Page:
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Forget To Take Your Gingko?

By Senior News Editor
Reviewed by John M. Grohol, Psy.D. on March 5, 2008

gingkoA three-year study of ginkgo biloba fails to provide conclusive evidence to support use of the supplement as a way to maintain memory.

Although the trial did not provide a statistically significant finding, meaning the results of the experiment could have been due to chance, individuals receiving gingko did receive a mild benefit.

On a cautionary note, the study also found that people taking ginkgo biloba were more likely to have a stroke or transient ischemic attack, or mini stroke.

And, given the small sample size, additional research is needed. The study is published in the online issue of Neurology®, the medical journal of the American Academy of Neurology.

The three-year study involved 118 people age 85 and older with no memory problems. Half of the participants took ginkgo biloba extract three times a day and half took a placebo.

During the study, 21 people developed mild memory problems, or questionable dementia: 14 of those took the placebo and seven took the ginkgo extract. Although there was a trend favoring ginkgo, the difference between those who took gingko versus the placebo was not statistically significant.

The researchers made an interesting observation when they examined the data at the end of the trial.

Taking into account whether people followed directions in taking the study pills, they found that people who reliably took the supplement had a 68 percent lower risk of developing mild memory problems than those who took the placebo. Without further study, it is unclear if this difference is real or just a chance occurrence.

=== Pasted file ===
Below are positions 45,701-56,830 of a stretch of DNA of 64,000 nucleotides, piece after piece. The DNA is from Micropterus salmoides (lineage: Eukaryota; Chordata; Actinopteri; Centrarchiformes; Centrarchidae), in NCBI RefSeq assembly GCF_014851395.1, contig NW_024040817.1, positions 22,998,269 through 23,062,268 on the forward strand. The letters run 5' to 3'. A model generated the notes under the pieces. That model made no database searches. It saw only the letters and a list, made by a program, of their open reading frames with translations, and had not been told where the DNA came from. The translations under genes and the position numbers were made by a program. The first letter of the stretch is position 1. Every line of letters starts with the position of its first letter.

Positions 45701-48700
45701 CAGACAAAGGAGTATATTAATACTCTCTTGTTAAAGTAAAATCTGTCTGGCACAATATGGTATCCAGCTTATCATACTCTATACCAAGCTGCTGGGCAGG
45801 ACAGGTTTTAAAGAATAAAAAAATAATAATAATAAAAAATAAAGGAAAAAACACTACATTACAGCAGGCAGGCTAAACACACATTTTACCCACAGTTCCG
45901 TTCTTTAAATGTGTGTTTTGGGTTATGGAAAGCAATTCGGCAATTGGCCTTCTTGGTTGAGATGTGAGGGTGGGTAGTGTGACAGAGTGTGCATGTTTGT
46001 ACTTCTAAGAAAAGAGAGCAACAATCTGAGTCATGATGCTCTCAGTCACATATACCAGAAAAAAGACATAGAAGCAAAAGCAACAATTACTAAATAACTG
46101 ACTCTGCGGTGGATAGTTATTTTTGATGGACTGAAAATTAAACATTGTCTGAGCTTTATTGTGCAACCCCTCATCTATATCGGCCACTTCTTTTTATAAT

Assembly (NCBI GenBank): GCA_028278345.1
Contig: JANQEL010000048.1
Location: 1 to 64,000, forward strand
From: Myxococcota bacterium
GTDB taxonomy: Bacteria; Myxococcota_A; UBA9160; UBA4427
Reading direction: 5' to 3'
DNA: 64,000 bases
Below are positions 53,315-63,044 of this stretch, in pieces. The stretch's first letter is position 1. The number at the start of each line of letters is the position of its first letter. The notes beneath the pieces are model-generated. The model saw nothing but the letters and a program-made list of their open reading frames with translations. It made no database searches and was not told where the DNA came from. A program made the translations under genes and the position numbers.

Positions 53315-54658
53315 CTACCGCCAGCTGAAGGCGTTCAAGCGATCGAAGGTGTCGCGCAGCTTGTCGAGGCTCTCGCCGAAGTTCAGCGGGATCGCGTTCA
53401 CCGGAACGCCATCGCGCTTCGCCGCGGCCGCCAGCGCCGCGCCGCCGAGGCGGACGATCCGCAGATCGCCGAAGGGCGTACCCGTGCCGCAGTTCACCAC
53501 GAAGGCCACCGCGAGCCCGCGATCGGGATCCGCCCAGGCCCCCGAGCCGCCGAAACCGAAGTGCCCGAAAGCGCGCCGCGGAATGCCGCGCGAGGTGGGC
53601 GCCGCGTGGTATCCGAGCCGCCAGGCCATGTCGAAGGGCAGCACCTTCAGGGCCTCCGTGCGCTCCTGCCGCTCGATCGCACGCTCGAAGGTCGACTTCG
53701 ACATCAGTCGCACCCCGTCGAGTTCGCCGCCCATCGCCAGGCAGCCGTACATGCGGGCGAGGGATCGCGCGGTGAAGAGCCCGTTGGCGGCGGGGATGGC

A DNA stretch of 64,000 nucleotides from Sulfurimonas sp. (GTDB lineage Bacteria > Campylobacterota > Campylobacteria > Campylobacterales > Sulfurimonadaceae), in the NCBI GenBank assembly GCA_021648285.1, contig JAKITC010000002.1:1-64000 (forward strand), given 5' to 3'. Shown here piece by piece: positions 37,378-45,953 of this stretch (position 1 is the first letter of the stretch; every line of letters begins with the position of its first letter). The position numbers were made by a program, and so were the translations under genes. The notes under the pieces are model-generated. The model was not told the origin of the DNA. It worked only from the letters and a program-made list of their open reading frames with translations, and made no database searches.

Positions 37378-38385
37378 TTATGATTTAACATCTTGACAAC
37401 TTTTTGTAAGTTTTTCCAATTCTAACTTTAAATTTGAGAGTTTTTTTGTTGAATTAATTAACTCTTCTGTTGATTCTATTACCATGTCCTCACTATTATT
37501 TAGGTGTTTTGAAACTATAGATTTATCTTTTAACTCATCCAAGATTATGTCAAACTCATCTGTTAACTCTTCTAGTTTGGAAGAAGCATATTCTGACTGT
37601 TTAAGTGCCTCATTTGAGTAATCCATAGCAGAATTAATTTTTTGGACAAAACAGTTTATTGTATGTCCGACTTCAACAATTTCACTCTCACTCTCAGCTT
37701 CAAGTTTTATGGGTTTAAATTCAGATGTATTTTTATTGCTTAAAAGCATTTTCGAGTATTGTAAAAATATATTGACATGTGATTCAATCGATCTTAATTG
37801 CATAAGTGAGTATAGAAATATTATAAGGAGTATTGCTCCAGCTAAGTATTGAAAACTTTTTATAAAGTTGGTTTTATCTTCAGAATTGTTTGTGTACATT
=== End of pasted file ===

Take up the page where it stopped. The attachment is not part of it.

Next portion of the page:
Seven people taking ginkgo had strokes, while none of those taking placebo did. “Ginkgo has been reported to cause bleeding-related complications, but the strokes in this case were due to blood clots, not excessive bleeding, and were generally not severe,” said study author Hiroko Dodge, PhD, of the Department of Public Health and Center for Healthy Aging Research at Oregon State University in Corvallis.

“These results need to be clarified with larger studies, but the findings are interesting because ginkgo biloba is already widely used, readily available, and relatively inexpensive,” said Dodge.

“One of the most pressing public health problems facing our society is the rapidly growing number of people who, due to their age alone, are at high risk of developing dementia. The potential to delay or prevent this is of great importance. Further studies are needed to determine whether gingko biloba has any benefits in preventing cognitive decline and whether it is safe.”

Dodge noted that this is the first randomized, controlled trial of prevention of dementia in people age 85 and older.

Source: American Academy of Neurology

 

APA Reference
Nauert, R. (2008). Forget To Take Your Gingko?. Psych Central. Retrieved on October 30, 2014, from http://psychcentral.com/news/2008/02/28/forget-to-take-your-gingko/1980.html